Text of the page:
Monthly Archives: December 2014

Autisticality

The word ‘autisticality’ was actually coined by my friend. Although I’m sure other people have said it before too; it’s quite a natural word to create, really. It could just as easily be “autisticness”, “autistitude”, or even – “autism”. Oh, wait.

In theory, autisticality means just the same thing as autism, right? “That kid’s autism affects their social skills”, “that kid’s autisticality affects their social skills”. And yet, it’s different somehow.

Maybe it will make more sense with some other examples. How about a broken leg:

  • My broken leg means I can’t walk.
  • My leg-broken-ness means I can’t walk.

They have the same meaning in the simplest way. But “broken leg” is very concrete and specific. Whereas “leg-broken-ness” is abstract, like it’s one-step removed from just “a broken leg”. It makes it sound like “leg-broken-ness” is some kind of all-encompassing permanent aspect of the person. That’s why the second option doesn’t make much sense – it’s actually just one small and temporary part of them. In this case, it has one specific effect: making them unable to walk.

Autism/autisticality works the same way, but in reverse:

  • My autism means I am prone to anxiety.
  • My autisticality means I am prone to anxiety.

The first one sounds like “my broken leg means I can’t walk”. It feels like saying “my specific, temporary, and abnormal medical condition gets in the way of me functioning like I usually do”. The second one feels like saying “this overall aspect of me defines the way I am as a person”.

There is a person who can walk, temporarily disguised by the broken leg. But there isn’t a non-anxious person, disguised by the autism.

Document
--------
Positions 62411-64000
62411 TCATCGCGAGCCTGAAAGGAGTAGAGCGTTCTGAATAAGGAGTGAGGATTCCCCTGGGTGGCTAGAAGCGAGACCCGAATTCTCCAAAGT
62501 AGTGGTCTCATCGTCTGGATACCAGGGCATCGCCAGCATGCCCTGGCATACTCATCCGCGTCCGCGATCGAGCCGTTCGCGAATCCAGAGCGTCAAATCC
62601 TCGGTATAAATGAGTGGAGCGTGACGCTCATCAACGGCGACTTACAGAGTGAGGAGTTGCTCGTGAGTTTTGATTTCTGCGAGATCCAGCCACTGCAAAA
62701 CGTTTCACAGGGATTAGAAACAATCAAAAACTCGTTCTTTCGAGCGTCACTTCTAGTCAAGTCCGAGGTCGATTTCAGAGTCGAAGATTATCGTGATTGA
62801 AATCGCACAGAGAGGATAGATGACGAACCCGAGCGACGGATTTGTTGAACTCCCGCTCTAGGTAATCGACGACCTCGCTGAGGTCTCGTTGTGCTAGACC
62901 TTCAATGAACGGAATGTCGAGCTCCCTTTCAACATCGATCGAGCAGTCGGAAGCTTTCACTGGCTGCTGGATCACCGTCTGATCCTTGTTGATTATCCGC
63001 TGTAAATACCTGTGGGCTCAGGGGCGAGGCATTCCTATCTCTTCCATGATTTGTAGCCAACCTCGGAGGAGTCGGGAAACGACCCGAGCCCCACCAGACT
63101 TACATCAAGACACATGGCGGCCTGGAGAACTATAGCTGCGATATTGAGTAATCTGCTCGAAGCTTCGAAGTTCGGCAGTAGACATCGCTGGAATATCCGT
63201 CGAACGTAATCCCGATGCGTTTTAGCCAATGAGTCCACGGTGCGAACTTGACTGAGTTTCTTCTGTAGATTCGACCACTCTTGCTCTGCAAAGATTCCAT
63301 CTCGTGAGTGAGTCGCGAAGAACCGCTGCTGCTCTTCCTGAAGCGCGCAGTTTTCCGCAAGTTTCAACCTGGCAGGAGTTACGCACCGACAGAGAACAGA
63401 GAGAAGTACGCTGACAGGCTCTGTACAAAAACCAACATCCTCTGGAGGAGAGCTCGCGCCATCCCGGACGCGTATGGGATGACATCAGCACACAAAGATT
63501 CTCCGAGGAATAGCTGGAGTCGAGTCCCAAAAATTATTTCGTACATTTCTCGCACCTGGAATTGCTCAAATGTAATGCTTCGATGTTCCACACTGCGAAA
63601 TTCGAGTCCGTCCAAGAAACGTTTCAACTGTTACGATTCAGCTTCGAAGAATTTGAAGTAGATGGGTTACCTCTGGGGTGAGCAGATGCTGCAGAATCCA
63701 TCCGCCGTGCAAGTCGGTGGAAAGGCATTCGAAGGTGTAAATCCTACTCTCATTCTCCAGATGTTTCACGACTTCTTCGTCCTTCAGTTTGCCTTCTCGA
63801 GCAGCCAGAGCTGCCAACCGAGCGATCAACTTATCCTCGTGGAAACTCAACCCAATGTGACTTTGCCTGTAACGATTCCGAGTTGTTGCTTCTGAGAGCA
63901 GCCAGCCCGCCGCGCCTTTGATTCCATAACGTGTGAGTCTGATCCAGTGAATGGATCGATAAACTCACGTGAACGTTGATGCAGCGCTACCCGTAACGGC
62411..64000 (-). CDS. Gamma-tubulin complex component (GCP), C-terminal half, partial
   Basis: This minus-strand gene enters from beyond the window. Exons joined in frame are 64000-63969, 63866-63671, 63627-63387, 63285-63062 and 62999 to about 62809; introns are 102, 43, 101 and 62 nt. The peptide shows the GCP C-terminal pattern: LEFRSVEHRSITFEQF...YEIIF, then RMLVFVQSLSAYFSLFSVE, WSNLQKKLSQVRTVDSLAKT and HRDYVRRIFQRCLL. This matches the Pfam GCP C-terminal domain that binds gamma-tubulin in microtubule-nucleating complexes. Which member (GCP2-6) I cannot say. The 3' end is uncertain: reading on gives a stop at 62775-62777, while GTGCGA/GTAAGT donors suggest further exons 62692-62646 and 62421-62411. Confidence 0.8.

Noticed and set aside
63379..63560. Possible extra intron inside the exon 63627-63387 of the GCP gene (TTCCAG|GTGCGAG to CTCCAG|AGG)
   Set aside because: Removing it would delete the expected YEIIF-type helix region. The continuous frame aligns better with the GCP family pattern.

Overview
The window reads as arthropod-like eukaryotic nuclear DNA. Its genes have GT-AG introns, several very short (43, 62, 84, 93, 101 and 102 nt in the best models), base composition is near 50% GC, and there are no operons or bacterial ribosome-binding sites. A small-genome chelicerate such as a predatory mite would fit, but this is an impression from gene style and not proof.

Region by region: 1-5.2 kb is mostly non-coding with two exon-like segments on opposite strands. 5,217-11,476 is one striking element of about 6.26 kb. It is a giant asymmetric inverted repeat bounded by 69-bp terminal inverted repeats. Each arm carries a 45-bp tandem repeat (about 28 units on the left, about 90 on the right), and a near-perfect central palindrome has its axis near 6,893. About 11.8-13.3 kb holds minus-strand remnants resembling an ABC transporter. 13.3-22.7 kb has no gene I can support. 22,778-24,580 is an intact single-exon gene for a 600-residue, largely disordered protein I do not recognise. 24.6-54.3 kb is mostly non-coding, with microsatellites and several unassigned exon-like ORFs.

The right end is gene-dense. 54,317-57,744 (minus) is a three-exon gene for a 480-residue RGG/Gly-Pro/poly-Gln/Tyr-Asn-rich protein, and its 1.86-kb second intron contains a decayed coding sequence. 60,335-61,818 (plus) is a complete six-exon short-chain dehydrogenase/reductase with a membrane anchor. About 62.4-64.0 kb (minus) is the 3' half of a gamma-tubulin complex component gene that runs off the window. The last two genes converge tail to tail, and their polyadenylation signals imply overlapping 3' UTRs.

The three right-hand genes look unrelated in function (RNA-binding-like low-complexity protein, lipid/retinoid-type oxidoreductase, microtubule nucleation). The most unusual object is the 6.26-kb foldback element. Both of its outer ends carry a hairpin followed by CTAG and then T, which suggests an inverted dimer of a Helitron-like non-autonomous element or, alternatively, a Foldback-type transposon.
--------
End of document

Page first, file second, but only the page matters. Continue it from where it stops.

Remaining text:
There is just a person, and autisticality.

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Precise language

When I had my formal assessment, the report said I used very precise language. I didn’t really understand what that meant. I’m still not totally sure  understand it. But I had a small realisation recently when I was trying to communicate with someone.

I emailed my distance-learning tutor with a question about something I was working on. When I got a reply, he seemed to be answering a completely different question to the one I asked! By default,  I assumed that was my problem and my fault. But when I talked to my friend, they suggested it might be the opposite.

Rather than a sign that I’m bad at communicating with people, it could be a sign that my communication is more precise. So much so, that other people don’t respond with the precision I expect. It seemed like my tutor had given the email a cursory glance and just replied to the question he assumed I was asking. Which would probably work with a neurotypical student – someone who used vague enough language that the message could be picked up from a cursory glance!